In 1537–8 Robert Acton as tenant of the manor received pardon for acquiring it without licence. (fn. 25) The manor then followed the descent of Elmley Lovett (fn. 26) until it was sold by Sir John Acton in 1615 to William Berkeley of Cowleigh, (fn. 27) son of Rowland Berkeley of Worcester and Spetchley, a wealthy clothier who came from Hereford to Worcester in the 16th century. William was sheriff of the county in 1617 (fn. 28) and compounded for not taking the order of knighthood in 1631. (fn. 29) William conveyed the manor, in trust for his wife, to his brother Sir Robert Berkeley in 1636, (fn. 30) and, though he did not die until 1658, (fn. 31) he seems to have been succeeded at Cotheridge before 1646 (fn. 32) by his son Sir Rowland Berkeley, who compounded for delinquency on 11 August in that year. (fn. 33) The charge against him was that 'his house being within three miles of Worcester, he continued to live there while it was held for the king, and was placed on a Commission for the safeguarding of the County, and for raising contributions for the king's forces.' On 25 August 1646 he paid a fine of £2,030. (fn. 34) He was among the Cavaliers who at the surrender of Worcester on 23 July 1646 obtained written passes of safety to their homes on taking the oath not to bear arms again against Parliament. (fn. 35) A valuable description of the Worcester battle-field at the memorable fight of the evening of 3 September 1651 survives from the pen of Sir Rowland, (fn. 36) who seems to have been brought to Worcester, much against his will, from Cotheridge, where he had this time remained at home 'resolved not to meddle.' He wrote to his father-in-law, Sir Thomas Cave, that he was fetched to 'King Charles' from Cotheridge by a major with a party of horse. Having learnt that a commission had been issued to him and other gentlemen of the county to assist Major-General Massey, then governor of Worcester, and 'not liking the employment,' he, while waiting for audience with the king, got to his horse and fled home with what speed he could, the battle being already hot on both sides of the town. He got in about nine that night, after an exciting ride through the army, being captured once by the Scots, and escaping from them again. The next morning by sunrise a party of the Parliament horse rode to Cotheridge and told Sir Rowland he must come with them to their general. They carried him off and took his dun colt with them, but by the time they reached St. John's he found they had no order for what they did, and again escaped home.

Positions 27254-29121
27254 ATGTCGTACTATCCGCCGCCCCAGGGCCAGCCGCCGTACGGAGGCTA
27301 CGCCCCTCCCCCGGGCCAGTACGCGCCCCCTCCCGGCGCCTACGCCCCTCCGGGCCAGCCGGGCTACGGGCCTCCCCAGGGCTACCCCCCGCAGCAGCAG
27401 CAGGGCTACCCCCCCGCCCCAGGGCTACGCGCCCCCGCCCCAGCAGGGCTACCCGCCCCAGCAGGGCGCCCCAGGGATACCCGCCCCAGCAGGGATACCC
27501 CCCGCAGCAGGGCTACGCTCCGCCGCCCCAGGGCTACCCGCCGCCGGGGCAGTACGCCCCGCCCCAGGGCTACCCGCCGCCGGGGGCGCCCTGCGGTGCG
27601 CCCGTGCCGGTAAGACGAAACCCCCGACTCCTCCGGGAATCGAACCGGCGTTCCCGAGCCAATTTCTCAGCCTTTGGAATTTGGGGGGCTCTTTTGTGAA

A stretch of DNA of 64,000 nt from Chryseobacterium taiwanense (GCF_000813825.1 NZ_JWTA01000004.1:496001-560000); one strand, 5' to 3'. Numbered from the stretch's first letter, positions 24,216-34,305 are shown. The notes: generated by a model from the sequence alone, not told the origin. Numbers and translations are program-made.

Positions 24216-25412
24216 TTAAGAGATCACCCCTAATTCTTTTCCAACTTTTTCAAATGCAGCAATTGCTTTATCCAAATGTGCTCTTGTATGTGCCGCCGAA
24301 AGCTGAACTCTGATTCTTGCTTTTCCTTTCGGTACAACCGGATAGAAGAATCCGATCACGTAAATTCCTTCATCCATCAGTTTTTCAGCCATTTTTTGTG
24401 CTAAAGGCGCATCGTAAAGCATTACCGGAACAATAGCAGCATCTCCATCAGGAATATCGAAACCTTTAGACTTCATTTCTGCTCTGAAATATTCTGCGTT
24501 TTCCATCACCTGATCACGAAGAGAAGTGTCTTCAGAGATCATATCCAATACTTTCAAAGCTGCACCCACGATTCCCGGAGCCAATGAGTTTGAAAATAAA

Sir Rowland was one of the gentlemen chosen by King Charles in 1660 to be invested with the order of the Royal Oak, an order which was not instituted. (fn. 37)